A fellow Dominican once suggested to me that envy is one of those sins which members of religious communities very rarely seem to confess. And yet it is usually those with whom we live and work in close proximity - our friends and colleagues - whose achievements can so easily arouse in us feelings of anger and resentment. We seldom feel aggrieved at the success of a great artist or expert musician. They are too distant from us. It is rather those we consider our equals - those with whom we in some sense see ourselves in competition - whose good fortune and success we are most likely to begrudge.
St Thomas Aquinas described envy as “sorrow at another’s good fortune”. It has been described as the only one of the seven deadly sins that gives the sinner no pleasure - however illusory or transitory - at all. It only eats away at us and destroys relationships.
The parable of the workers in the vineyard describes a group of people who are in one sense all equals. Each is a casual labourer in search of employment. But as in any group or community there are always those who are not the first to be chosen when some job needs to be done. Perhaps those workers hired only at the last moment were not particularly young or fit and were therefore less able to endure a long stretch of work outside in the burning heat. In worldly terms they were not of much use.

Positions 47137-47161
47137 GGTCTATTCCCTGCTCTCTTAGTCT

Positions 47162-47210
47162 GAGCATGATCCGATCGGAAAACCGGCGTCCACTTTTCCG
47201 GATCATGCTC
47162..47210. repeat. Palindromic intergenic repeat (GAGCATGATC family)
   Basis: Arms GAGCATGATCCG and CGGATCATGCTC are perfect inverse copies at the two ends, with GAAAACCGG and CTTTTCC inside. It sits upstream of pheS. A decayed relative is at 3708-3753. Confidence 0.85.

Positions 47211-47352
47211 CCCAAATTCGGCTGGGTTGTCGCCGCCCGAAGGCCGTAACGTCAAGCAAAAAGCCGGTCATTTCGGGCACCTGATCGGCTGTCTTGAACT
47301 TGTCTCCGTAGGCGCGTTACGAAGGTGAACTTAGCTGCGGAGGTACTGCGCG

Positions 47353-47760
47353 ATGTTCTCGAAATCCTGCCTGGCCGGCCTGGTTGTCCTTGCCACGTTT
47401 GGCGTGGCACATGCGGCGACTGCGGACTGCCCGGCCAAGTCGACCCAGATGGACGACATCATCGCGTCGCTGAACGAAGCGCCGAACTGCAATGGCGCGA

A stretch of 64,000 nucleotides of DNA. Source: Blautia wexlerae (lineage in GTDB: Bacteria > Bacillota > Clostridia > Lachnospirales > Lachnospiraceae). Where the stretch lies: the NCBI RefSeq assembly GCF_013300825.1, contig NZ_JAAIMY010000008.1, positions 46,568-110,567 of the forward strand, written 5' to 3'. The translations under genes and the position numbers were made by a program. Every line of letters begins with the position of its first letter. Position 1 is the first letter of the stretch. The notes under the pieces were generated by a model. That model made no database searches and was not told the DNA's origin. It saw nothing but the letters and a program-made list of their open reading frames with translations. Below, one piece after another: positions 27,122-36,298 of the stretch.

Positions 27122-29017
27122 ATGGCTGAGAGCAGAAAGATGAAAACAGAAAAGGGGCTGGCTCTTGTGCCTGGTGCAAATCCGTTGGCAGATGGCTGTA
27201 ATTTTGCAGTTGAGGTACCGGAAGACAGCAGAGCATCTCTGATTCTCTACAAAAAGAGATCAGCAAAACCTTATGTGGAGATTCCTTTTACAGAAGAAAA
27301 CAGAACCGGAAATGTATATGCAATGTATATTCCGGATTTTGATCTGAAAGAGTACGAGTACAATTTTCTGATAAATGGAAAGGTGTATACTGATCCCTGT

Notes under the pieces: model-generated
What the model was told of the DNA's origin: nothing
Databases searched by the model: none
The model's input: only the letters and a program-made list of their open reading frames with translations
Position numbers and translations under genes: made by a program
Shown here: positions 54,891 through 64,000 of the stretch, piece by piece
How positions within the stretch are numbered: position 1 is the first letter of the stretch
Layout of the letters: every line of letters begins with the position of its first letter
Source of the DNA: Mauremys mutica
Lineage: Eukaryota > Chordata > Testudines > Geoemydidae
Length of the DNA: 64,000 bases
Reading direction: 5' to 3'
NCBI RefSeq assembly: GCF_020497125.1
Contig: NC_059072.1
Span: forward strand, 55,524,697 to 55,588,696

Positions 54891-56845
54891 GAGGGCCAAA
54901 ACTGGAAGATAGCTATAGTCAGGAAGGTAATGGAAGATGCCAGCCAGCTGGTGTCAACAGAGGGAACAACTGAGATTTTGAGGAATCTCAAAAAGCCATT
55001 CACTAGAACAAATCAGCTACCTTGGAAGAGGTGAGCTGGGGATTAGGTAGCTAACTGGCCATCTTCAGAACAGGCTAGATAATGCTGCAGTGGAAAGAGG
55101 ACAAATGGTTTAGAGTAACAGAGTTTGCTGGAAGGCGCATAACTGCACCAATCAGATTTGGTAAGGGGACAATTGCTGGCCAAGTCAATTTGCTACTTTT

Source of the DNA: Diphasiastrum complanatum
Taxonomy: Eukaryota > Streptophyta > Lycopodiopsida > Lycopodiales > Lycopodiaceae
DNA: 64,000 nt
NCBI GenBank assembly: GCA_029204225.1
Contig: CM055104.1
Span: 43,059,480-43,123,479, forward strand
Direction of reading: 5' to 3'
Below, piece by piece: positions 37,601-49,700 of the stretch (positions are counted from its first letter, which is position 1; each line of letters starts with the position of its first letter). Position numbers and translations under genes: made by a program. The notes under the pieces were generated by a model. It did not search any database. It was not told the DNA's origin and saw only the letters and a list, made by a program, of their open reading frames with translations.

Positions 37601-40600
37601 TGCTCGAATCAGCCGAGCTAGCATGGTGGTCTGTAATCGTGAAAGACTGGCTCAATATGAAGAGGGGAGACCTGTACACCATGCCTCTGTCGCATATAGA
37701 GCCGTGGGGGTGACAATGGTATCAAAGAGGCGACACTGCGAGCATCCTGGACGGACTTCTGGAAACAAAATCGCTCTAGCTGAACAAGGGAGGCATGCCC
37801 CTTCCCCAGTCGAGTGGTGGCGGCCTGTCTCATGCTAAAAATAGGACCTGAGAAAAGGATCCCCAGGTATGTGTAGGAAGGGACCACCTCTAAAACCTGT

And yet the owner of the vineyard not only hires them for part of the day, but also rewards them with the same pay as those who had been toiling away the whole day. And this good fortune arouses feelings of bitterness and resentment in some of their colleagues. Their colleagues don’t want them to be considered their equals. The pettiness of their sentiments stands out all the more starkly when set against the generosity and compassion of the vineyard owner.
In this parable the magnanimity of the owner of the vineyard is telling us something about God and how God relates to us. And there are perhaps two lessons we can immediately draw if we transpose this parable on to the level of God’s dealings with us.
First, God is free to dispense his gifts as he seems fit. His gifts are not given simply on the basis of a person’s talents or natural strengths. For the point about God’s gift of grace - the help that he gives us to live the Christian life - is that it is free and undeserved. Each person is given the grace that is sufficient for them to live out their own particular vocation in the Church.
Secondly, we must not view God’s gifts to us in a materialist way, as though God’s grace is something finite which cannot be freely dispensed to all. St Augustine once pointed out that whereas material things diminish when they are shared out - if I share out my food there is less for me - this is not true in the case of spiritual goods. If I love my neighbour and can rejoice in his good fortune, I do not lessen the charity within me, but, in fact, only increase it.
The Christian response to the good fortune of others is not to feel aggrieved and resentful, but to rejoice and be glad with them as members of the one body of Christ, knowing that in so doing we are not being deprived of anything ourselves, but rather opening ourselves to receive an even greater abundance of spiritual gifts.